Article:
Livestock producers in Whitley and Bell counties may be eligible for assistance from the Livestock Forage Disaster Program (LFP) for grazing losses incurred in 2016.
“Bell and Whitley County recently met qualifying drought ratings that ‘trigger’ eligibility for the Livestock Forage Disaster Program on improved pasture, native pasture, and sorghum forage,” said Megan Moore, County Executive Director (CED) for the U.S. Department of Agriculture (USDA) Farm Service Agency (FSA) in Barbourville.
The Livestock Forage Disaster Program provides compensation to livestock producers who have suffered grazing losses due to drought or fire.
Qualifying fires are those occurring on rangeland managed by a federal agency and the producer is prohibited by the federal agency from grazing the normal permitted livestock on the managed rangeland due to the fire.
Eligible livestock include alpacas, beef cattle, buffalo, beefalo, dairy cattle, deer, elk, emus, equine, goats, llamas, poultry, reindeer, sheep or swine that have been or would have been grazing the eligible grazing land or pastureland during the normal grazing period.
Applications are required for 2016 losses. To expedite applications, producers who experienced losses in 2016 are encouraged to collect records documenting their losses. Supporting documents may include information related to grazing leases or federal grazing permits, contract grower agreements, and more.
“We encourage producers to contact our office for an appointment, and to learn what records are required to apply for assistance,” Moore said.
For more information, contact the Barbourville FSA office at 606-546-3373. Information can also be obtained online at: disaster.fsa.usda.gov.
U.S. Agriculture Secretary Tom Vilsack has designated Bell, McCreary, and Whitley counties as agricultural disaster areas due to the ongoing drought. Farmers in counties contiguous to those counties also may be eligible for aid; those counties are Clay, Harlan, Knox, Laurel, Leslie, Pulaski, and Wayne, as well as Campbell, Claiborne, and Scott counties in Tennessee and Lee County in Virginia.
A Secretarial disaster designation makes farm operators in the primary and contiguous counties eligible to be considered for certain aid, including emergency loans, from the U.S. Farm Service Agency (FSA). Farmers in eligible counties have eight months from the date of the declaration to apply for emergency loans.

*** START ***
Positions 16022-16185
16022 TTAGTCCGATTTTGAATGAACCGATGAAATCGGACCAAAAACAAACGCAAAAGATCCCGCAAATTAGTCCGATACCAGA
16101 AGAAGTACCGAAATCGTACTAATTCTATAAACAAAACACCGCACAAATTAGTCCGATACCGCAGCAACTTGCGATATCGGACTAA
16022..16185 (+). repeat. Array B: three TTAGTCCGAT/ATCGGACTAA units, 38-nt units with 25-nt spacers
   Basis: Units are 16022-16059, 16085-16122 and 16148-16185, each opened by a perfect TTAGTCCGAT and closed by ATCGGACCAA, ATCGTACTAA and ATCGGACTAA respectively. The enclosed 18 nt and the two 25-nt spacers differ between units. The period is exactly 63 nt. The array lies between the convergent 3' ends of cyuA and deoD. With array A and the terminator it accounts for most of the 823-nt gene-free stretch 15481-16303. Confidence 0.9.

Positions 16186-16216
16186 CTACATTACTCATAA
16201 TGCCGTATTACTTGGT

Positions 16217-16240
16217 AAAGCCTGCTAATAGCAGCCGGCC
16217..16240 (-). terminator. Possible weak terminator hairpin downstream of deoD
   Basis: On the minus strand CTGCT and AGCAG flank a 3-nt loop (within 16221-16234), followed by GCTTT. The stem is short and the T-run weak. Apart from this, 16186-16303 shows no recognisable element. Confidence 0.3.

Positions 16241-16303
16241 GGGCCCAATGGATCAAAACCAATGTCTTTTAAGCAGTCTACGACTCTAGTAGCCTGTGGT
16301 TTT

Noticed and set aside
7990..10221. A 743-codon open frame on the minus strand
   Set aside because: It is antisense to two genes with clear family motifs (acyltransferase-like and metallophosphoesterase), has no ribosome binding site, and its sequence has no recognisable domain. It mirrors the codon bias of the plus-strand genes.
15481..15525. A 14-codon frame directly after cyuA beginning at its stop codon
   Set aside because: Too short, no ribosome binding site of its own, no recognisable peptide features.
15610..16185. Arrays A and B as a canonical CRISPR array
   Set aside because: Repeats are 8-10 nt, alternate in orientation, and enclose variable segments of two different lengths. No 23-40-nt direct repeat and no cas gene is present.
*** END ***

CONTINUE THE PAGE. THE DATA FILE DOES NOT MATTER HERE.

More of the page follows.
“The drought that has gripped Kentucky in recent months has been especially hard on farmers,” Kentucky Agriculture Commissioner Ryan Quarles said. “Crops have been affected, and livestock producers have been forced to feed hay earlier than usual because their pastures are depleted. This aid will provide much-needed resources for Kentucky farmers.”
Commissioner Quarles said the Kentucky Department of Agriculture (KDA) is working closely with federal and state agencies, agricultural organizations, weather forecasters, and emergency management officials to monitor local conditions.
“We are grateful to Governor Bevin, Kentucky’s congressional delegation, and our agricultural leaders for helping make this disaster aid available,” Quarles said. “The wildfires in eastern Kentucky have been the primary concern, but our leaders also were mindful of the drought’s impact on agriculture, and we appreciate their consideration.”
During the month of November, wildfires burned more than 3,000 acres of land in Whitley County alone.
The KDA operates an online hay/forage sales directory where farmers in need of forages to buy can search by county. Entries contain information on the nutritional and energy levels of the forages offered for sale. To search for available forages for sale, go to kyagr.com/buyky/hay-search.aspx.
Commissioner Quarles also has activated the Hay Hotline for farmers who need to find hay or who want to make hay available for sale. For more information about the Hay Hotline, or to post hay for sale, go to kyagr.com/marketing/hay-hotline.html or call (502) 782-4110.